The rising needs of processing information at the edge for low latency, high speeds, and energy efficiency purposes leveraging edge-computing as well as IoT devices (75 billion expected by 2025) for data collection and processing demands for more robust and reliable security layers to guarantee hardware integrity and information security.  Security layers are a fundamental part of our hardware and digital infrastructure fulfilling several key functions e.g.,  assuring that a hardware sub-system is not counterfeit, that a client has authentication rights onto a server or that  generated/processed data come from a non-corrupted accelerator. Counterfeiting poses a serious threat to the  security of large-scale systems relying on the integration of several sub-systems e.g., counterfeit chips have been  found in ballistic missiles and fighter jets. Besides, the massive exchange of sensitive data in the context of edge
computing for applications such as autonomous driving, requires that pitfalls shall not be exploited by an attacker to
compromise the security of the platform.

The focus of this work will be to develop novel security layers that do not rely on the physical storage of a digital secret key in memory, potentially accessible exploiting SW or HW vulnerabilities. Physical unclonable functions (PUFs) represent a recent class of security layers that can be used for applications in cryptography e.g., end-to-end encryption, blockchain, secure data storage etc. Fabrication tolerances in CMOS platforms guarantee the intrinsic HW
unclonable character of such solutions and contribute to the complexity of their behavior for well-designed  architectures.

Although electronic PUFs are currently predominant, they have been shown to be vulnerable to machine learning  attacks. Conversely, photonic PUFs have demonstrated an increased strength against machine learning attacks due to  their richer responses and larger number of physical quantities for key generation e.g., phase, amplitude, polarization  as well as superior stability and manifold implementations of optical non-linearities.

In the framework of the Horizon Europe research project NEUROPULS (NEUROmorphic energy-efficient secure  accelerators based on Phase change materials aUgmented siLicon photonicS), the PHOTO group at IMEP-LAHC aims to develop novel silicon photonic PUFs for hardware integrity and information security. This work will allow IMEC-LAHCand the other consortium partners involved in security tasks to explore various security protocols at a prototype level (photonic chips will be fabricated by CEA-LETI in a worldwide unique silicon photonics platform with III-V and phasechange materials monolithically integrated) for the next-generation of hardware accelerators based on photonic  neuromorphic architectures interfaced with RISC-V core processors to target edge-computing applications.

In this context we are currently looking for a (m/f) PhD student for a 3-year contract.

This thesis aims to explore novel implementations of photonic PUFs based on CMOS-compatible Silicon Photonics approaches for applications in hardware integrity (identification) and information security (secure authentication, data signature, encryption…).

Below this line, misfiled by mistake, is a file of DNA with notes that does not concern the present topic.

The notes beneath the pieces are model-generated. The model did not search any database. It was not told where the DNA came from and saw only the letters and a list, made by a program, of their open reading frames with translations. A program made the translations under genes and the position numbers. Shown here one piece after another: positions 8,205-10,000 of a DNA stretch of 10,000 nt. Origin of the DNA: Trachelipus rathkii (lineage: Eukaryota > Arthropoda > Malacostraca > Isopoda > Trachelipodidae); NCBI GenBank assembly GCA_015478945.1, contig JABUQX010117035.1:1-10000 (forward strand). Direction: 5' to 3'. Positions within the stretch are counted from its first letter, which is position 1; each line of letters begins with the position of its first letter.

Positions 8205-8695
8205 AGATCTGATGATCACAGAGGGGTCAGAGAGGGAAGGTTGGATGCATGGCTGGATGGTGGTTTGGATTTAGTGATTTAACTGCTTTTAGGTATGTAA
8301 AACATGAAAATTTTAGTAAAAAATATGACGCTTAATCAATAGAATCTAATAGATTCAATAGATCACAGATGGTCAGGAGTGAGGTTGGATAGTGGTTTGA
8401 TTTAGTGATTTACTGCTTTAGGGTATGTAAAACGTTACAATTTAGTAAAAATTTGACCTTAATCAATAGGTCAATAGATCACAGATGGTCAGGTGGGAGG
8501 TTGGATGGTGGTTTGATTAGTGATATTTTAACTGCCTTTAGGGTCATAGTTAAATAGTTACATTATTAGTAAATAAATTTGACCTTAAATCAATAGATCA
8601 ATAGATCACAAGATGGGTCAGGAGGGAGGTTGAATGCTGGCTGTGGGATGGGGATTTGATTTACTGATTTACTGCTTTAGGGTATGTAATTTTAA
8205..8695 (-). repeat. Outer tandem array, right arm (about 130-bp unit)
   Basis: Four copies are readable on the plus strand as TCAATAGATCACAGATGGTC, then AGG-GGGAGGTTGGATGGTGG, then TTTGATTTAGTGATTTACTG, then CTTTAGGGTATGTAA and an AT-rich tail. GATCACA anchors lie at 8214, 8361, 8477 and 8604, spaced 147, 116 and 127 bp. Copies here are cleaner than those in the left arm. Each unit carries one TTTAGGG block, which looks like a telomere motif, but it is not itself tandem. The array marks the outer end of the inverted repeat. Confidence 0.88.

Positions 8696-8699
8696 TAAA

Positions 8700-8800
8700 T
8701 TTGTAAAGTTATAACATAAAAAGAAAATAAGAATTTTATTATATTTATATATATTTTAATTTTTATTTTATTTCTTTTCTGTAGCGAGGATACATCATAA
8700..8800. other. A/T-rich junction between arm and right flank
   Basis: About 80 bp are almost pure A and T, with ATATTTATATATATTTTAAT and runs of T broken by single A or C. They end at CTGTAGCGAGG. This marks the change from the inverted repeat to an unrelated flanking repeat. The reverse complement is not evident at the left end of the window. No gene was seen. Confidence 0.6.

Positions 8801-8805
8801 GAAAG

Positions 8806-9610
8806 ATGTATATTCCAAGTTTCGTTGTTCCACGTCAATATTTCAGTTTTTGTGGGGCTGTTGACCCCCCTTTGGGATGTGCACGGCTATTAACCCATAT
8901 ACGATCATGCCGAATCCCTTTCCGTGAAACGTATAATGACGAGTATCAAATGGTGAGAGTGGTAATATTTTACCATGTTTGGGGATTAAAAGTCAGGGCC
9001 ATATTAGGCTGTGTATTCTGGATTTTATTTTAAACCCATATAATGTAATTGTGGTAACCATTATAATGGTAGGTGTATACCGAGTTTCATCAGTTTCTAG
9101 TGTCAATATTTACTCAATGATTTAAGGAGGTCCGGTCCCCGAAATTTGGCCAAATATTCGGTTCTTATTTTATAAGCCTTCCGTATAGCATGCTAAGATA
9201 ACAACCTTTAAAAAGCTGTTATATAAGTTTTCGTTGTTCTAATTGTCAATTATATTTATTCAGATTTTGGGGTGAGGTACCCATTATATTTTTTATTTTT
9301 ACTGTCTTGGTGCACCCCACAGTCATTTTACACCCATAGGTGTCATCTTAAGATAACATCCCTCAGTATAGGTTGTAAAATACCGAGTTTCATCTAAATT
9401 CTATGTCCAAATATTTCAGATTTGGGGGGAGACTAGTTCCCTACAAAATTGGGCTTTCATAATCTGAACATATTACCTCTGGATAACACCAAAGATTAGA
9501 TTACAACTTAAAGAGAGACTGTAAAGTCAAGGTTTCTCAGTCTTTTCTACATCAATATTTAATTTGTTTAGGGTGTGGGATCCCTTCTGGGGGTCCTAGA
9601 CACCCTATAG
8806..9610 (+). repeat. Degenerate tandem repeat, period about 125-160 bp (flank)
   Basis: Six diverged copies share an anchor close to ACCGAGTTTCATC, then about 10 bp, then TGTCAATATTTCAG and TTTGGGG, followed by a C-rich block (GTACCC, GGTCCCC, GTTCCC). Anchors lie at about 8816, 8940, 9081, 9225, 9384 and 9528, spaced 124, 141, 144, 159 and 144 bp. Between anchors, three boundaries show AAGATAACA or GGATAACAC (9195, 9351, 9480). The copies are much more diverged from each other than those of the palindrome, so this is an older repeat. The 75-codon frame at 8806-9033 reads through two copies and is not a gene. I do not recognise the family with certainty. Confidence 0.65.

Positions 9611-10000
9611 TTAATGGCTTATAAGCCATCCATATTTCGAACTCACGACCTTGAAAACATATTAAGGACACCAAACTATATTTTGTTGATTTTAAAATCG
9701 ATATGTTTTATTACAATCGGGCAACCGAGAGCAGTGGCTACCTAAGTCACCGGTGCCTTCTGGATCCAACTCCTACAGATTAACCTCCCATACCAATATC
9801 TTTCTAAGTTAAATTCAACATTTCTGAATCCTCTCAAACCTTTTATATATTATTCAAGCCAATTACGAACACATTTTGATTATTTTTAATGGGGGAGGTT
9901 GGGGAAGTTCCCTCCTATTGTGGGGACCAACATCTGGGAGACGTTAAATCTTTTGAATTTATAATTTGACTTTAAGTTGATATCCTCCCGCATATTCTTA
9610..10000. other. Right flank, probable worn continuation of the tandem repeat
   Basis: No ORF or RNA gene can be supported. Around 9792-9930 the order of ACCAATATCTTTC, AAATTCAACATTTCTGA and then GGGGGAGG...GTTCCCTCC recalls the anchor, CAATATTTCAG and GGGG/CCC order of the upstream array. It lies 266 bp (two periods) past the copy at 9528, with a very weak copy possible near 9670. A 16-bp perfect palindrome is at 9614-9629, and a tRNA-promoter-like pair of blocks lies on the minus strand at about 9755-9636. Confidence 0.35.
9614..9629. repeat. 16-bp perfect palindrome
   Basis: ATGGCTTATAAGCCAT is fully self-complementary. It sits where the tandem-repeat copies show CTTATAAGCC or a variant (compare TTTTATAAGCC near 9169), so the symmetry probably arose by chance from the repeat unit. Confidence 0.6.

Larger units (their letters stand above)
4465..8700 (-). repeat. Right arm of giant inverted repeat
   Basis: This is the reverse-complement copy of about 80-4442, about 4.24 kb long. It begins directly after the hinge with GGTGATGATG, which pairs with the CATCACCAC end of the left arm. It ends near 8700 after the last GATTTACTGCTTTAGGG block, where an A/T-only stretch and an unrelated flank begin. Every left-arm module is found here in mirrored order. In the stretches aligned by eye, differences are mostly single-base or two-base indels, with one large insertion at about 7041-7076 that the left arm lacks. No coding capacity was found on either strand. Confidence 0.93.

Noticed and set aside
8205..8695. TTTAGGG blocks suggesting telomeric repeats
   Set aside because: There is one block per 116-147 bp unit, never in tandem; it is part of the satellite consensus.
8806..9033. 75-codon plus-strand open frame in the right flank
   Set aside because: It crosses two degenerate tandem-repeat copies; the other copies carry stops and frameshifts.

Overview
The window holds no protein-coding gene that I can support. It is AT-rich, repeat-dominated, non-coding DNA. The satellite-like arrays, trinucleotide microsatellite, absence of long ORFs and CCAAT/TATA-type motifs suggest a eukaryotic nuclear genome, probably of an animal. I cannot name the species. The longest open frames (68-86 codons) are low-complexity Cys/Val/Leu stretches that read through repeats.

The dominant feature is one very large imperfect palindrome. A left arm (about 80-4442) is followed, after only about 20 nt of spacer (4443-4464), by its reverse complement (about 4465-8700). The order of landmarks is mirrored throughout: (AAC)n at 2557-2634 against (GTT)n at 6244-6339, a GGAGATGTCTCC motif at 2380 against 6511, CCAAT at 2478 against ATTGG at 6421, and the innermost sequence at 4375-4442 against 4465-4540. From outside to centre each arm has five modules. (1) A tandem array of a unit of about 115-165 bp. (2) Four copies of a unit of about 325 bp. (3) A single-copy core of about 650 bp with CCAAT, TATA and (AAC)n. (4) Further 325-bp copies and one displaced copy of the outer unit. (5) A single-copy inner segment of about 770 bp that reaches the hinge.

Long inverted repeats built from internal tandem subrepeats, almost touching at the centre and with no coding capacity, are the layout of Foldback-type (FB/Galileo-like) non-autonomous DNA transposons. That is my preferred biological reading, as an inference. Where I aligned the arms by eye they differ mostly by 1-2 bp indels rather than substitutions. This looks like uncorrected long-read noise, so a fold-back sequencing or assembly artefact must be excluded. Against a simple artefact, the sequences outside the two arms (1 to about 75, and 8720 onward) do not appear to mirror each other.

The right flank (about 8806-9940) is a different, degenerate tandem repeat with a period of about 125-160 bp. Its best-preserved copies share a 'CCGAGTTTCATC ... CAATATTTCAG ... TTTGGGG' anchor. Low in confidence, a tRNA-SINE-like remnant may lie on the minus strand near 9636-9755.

The work will involve (i) exploring various photonic architectures by means of system-level simulations considering the  role of fabrication tolerances on the device modelling, (ii) assessing experimentally the performance of the prototypes  (fabrication carried out by CEA-LETI), (iii) carrying out an experimental analysis in terms of robustness and reliability by  exploiting techniques well-known in the PUF and reliability communities, and (iv) proposing novel device/system  designs and strategies to build more robust and reliable PUFs. The work will involve behavioral and system-level modeling of photonic devices and architectures, robustness and reliability analysis of the designed architectures, and the proposal of novel design/system-level solutions.

You have or are about to obtain an MSc in Electronic or Physical Engineering with strong experience in at least one of  the following areas: analog / digital / photonic integrated circuit design, multi-disciplinary or system-level modelling.
Previous experience in design and characterization of photonic devices/systems is a plus. Excellent written and verbal  communication skills in English. Fluency in French is also a plus, but not mandatory.

The Institut de Microélectronique Electromagnétisme Photonique & LAboratoire d’Hyperfréquences & de Caractérisation, IMEP-LaHC, is a « unité mixte de recherche » (CNRS / Grenoble INP / UGA / Université Savoie Mont Blanc) of 110 people strongly committed in research activities related to micro- and nano-electronics, microphotonics, micro- and nano-systems, microwaves and microwave-photonics. The PHOtonics Terahertz and Optoelectronics (PHOTO) group is a leader in the broad field of photonics and high-speed frequencies, with research projects and collaborations at both national, European, and international level.
Grenoble Institute of Technology (PHELMA school), who issues the PhD degree, is a member of the “Grandes Écoles”, a prestigious group of French institutions dedicated to engineering and scientific research.
More information about the scientific and industrial environment around Grenoble and its surroundings can be found  here:

Send CV and statement of purpose (in English or French) to
Fabio Pavanello – email:

  • Keywords : Engineering science, Engineering sciences, Electronics and microelectronics - Optoelectronics, Electronics and microelectronics - Optoelectronics, FMNT, IMEP-LaHc
  • Laboratory : FMNT / IMEP-LaHc
  • CEA code : IMEPLAHC-PHOTO-10-27-2023
  • Contact :
More information